The Surgery Interest Group of Africa (SIGAf) are making history, uniting surgeons and surgically-inclined students from across Africa, offering education, mentorship and research opportunities. Since launching in April 2022, SIGAf have quickly grown into one of the largest medical organisations in the continent, building and nurturing the African surgical workforce.

We had the privilege of chatting to Damilola, qualified Surgeon and President of SIGAf, about their growth, goals and plans to take SIGAf global.

We’d love to know more about you, and why you started SIGAf?

I graduated in 2019 from Afe Babalola University in Nigeria. After graduating, I did an internship and then worked for a year. However I noticed that I didn't have any research experience in medicine. This was possibly due to a lack of peer group support for students in Africa, compared to students abroad who have access to groups such as STARSurg, InciSioN and NANSIG. We decided to see whether we could replicate something like this in Africa. The aim was to help African medical students and early care doctors get access to research, skills in research and to create a network of surgeons, so we could motivate each other. So, we launched SIGAf, and since starting in April 2022, we’ve grown to over 700 members and had lots of publications and presentations. Plus, we've been able to motivate medical students across Africa to get into research and get connected with mentors.

Can you share more on how is SIGAf structured and organised?

It’s a large organisation and it’s decentralised. We have a community for every surgical specialty and each of these communities have leaders. The leaders, and assistants, are responsible for guiding the goals of the community. The objectives are pretty straight forward; produce as much educational content as you can, try to create research groups within your communities and make sure you have consultants to provide mentorship opportunities.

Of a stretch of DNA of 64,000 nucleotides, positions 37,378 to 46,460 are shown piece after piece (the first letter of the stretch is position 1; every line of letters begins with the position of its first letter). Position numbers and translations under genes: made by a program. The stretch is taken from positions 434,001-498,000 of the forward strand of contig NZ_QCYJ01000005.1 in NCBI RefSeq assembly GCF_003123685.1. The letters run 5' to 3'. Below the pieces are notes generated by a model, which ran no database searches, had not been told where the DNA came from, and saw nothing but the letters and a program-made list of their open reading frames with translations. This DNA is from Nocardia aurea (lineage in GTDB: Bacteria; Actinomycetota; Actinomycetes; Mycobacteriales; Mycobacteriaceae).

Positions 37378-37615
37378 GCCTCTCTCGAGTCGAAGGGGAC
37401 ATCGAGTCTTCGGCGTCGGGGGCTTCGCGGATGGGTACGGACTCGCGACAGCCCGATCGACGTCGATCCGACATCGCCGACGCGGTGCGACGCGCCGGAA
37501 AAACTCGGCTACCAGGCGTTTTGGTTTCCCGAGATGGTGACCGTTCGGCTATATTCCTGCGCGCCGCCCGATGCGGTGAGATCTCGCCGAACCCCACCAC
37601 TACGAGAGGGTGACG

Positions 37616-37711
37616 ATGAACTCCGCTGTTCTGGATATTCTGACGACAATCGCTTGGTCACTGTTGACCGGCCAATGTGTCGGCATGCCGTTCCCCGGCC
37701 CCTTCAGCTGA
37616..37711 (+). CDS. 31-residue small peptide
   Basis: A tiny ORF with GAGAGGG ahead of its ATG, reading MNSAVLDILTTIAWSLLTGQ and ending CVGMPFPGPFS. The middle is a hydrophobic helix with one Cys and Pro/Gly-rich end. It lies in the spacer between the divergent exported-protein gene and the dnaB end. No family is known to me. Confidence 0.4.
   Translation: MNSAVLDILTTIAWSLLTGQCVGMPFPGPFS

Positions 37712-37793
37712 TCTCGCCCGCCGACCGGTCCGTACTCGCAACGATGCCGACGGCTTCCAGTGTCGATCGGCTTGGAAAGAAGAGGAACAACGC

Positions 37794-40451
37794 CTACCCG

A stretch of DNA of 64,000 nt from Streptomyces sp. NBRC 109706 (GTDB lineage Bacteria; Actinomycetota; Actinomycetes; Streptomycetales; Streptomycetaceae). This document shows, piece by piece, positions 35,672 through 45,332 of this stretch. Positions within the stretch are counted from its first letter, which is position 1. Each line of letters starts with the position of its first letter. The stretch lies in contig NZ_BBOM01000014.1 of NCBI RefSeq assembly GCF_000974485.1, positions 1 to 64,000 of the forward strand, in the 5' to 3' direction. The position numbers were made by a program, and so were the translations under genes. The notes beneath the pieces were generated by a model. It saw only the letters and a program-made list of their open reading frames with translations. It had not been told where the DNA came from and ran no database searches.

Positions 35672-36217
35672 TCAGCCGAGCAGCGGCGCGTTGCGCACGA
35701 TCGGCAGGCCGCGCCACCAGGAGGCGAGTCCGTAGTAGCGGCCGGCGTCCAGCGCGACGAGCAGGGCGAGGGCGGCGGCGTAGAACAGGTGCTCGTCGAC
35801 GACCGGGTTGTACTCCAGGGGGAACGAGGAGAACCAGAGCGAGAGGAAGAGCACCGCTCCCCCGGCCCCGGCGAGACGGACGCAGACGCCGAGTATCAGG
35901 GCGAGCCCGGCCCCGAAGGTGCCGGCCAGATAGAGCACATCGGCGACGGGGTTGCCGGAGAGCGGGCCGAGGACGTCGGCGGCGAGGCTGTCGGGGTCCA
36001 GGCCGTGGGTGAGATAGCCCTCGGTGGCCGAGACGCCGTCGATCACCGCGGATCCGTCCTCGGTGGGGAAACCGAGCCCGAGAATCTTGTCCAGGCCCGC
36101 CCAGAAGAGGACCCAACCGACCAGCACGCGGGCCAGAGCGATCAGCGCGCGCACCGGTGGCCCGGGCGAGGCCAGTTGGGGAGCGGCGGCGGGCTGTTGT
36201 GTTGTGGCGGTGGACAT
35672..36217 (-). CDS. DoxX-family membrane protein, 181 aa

Why did you start using MedAll?

The medical school needed a virtual platform to use for all our events. We tried Zoom and Google Meet to start with, but they weren't comprehensive enough. I came across MedAll on social media and attended an event on MedAll and thought, maybe this could work for our organisation.

It was a bit challenging at first as it’s a new platform and it wasn’t like Google Meet or Zoom. It was really hard to navigate for me and the community leads, but I kept encouraging everyone of the benefits as with MedAll, everything is comprehensive; you have a portfolio, an easy way to generate certificates and an easy way to generate feedback. It's an upgrade from other video conferencing platforms, and specifically designed for the entire medical world.

Programme after programme, we began to see that MedAll was really, really useful for our organisation, plus we were able to record and have our content as catch-up, which wasn’t available, or free, on other platforms. As we began to use MedAll, we began to see that it was the perfect platform for us.

How can MedAll continue to help SIGAf grow?